Micro issues I can influence through asset management; macro issues are largely out of my control. If yields move out 50 basis points, capital values will fall - unless you can grow income to match it. That's tough to do if you're holding a portfolio of dry stock you planned to break up and sell 50 basis points sharper than you bought it. Working your tail off in a falling market to break even isn't fun, but it's better than the alternative.

Learn about beta (and alpha). Usually a stock market term, beta is about correlation. The correlation I worry most about is exit route correlation. Since I see the turn coming from the investment markets, my worry is holding a portfolio where all my assets will be similarly affected by a shift in sentiment among the investor groups I'm likely to sell to.

Offices, retail, industrial and student housing may all have different drivers of asset level performance, but the dominant buyers of these asset classes are increasingly the same. That worries me, because my exit options will all dry up on the same day. To mitigate this risk I look to "alpha assets" - assets with clearly differentiated investment market performance drivers and exit routes. An example is residential (owned). Whatever your view on sector fundamentals, there's no doubt that property fund managers and home buyers dance to the beat of different drummers.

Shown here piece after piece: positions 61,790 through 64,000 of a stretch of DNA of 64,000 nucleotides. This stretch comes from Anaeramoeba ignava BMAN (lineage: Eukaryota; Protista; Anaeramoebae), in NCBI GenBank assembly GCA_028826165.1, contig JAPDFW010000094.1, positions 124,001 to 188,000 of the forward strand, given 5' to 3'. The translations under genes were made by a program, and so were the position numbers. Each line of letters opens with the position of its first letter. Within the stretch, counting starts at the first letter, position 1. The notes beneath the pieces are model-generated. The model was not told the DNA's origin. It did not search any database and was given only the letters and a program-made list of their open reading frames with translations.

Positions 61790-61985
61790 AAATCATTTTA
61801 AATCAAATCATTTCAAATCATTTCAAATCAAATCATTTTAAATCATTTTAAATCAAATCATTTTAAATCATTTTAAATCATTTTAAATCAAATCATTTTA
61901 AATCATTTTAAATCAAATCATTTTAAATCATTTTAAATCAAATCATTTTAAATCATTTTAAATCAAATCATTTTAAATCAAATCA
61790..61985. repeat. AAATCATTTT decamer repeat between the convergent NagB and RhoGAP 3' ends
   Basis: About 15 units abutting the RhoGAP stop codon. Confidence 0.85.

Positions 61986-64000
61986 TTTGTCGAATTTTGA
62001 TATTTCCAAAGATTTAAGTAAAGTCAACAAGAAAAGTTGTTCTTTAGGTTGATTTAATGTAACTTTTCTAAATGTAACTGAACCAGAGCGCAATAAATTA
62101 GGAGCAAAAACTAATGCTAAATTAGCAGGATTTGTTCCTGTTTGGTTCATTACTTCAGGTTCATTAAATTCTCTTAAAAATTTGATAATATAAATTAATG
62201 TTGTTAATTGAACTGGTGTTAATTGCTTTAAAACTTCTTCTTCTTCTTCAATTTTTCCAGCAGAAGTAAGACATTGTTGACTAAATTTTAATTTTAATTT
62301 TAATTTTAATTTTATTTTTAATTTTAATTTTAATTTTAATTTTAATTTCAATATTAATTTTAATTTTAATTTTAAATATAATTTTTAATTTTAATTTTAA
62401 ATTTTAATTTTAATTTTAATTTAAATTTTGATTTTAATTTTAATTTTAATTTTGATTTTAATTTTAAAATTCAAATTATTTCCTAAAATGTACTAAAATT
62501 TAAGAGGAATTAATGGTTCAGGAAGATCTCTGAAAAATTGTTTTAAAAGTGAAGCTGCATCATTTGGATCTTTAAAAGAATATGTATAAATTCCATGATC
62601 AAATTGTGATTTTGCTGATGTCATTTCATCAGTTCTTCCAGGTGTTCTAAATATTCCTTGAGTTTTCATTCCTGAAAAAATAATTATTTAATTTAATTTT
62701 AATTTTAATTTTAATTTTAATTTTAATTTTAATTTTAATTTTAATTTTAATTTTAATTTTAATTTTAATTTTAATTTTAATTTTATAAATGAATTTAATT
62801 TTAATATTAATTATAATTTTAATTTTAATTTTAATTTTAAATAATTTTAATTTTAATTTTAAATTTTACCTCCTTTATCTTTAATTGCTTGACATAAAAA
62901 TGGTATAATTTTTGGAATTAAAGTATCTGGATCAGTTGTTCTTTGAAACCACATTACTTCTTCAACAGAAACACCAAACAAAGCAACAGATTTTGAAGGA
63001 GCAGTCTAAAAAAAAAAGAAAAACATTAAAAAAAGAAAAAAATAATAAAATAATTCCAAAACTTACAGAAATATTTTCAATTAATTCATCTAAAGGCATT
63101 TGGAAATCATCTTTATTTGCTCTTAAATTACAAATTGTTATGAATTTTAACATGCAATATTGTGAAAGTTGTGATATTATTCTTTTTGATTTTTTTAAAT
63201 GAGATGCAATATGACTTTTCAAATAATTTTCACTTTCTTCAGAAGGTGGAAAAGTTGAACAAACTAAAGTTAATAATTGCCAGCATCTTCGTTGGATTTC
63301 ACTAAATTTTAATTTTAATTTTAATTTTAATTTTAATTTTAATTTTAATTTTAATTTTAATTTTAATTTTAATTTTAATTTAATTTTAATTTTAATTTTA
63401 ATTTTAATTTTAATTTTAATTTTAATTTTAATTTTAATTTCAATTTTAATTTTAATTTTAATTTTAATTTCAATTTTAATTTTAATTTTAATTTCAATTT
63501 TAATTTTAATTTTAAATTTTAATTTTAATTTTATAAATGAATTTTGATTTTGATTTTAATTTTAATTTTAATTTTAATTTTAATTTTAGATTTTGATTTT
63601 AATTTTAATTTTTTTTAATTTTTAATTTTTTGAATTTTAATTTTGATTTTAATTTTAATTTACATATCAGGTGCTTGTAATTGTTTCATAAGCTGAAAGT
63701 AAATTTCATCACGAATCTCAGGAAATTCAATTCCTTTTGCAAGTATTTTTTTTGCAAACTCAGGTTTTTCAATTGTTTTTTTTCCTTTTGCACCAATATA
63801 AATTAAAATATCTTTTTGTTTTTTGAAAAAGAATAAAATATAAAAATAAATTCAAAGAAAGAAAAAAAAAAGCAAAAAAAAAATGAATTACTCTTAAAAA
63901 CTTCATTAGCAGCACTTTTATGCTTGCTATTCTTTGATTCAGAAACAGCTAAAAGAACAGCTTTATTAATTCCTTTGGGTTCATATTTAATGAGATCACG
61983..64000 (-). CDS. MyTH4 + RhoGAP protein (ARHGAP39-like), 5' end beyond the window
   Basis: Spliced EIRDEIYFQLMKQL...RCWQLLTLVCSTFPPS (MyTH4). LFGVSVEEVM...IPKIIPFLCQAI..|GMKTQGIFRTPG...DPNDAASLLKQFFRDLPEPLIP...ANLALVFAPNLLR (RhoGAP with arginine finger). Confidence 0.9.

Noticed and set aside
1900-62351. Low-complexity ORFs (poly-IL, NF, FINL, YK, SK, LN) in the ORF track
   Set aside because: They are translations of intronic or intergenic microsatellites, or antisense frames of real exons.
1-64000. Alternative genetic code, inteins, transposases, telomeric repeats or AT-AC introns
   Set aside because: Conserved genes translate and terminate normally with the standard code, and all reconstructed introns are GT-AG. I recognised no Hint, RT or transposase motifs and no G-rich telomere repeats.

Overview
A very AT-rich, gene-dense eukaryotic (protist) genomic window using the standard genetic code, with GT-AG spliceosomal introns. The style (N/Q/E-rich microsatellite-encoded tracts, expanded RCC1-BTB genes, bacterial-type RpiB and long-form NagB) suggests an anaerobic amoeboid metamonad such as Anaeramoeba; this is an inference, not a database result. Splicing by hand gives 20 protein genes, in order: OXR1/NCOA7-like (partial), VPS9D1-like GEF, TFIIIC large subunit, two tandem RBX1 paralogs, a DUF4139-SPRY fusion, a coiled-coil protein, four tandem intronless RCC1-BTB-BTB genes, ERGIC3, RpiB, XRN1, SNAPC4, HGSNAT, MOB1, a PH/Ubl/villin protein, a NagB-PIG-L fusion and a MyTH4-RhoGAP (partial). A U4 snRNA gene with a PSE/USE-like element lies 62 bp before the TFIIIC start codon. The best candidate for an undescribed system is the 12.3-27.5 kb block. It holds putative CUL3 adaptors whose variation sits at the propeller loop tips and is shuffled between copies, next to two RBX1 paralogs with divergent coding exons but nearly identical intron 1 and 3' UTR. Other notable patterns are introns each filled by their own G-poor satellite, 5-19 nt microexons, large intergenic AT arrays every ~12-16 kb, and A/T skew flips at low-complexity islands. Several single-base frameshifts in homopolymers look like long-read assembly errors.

So there you have it. How to party past midnight and not wake up with a hangover. Prices are high, but the short-term outlook for the sector is positive and investors are generally happy (if a little nervous). Trouble isn't lurking around the next corner, but if trouble comes I want to be ready - not by calling the top of the market too early, but by deploying an investment strategy that's robust and realistic enough to survive the onset of the storm. We never know where we are until we're there. And then it's too late."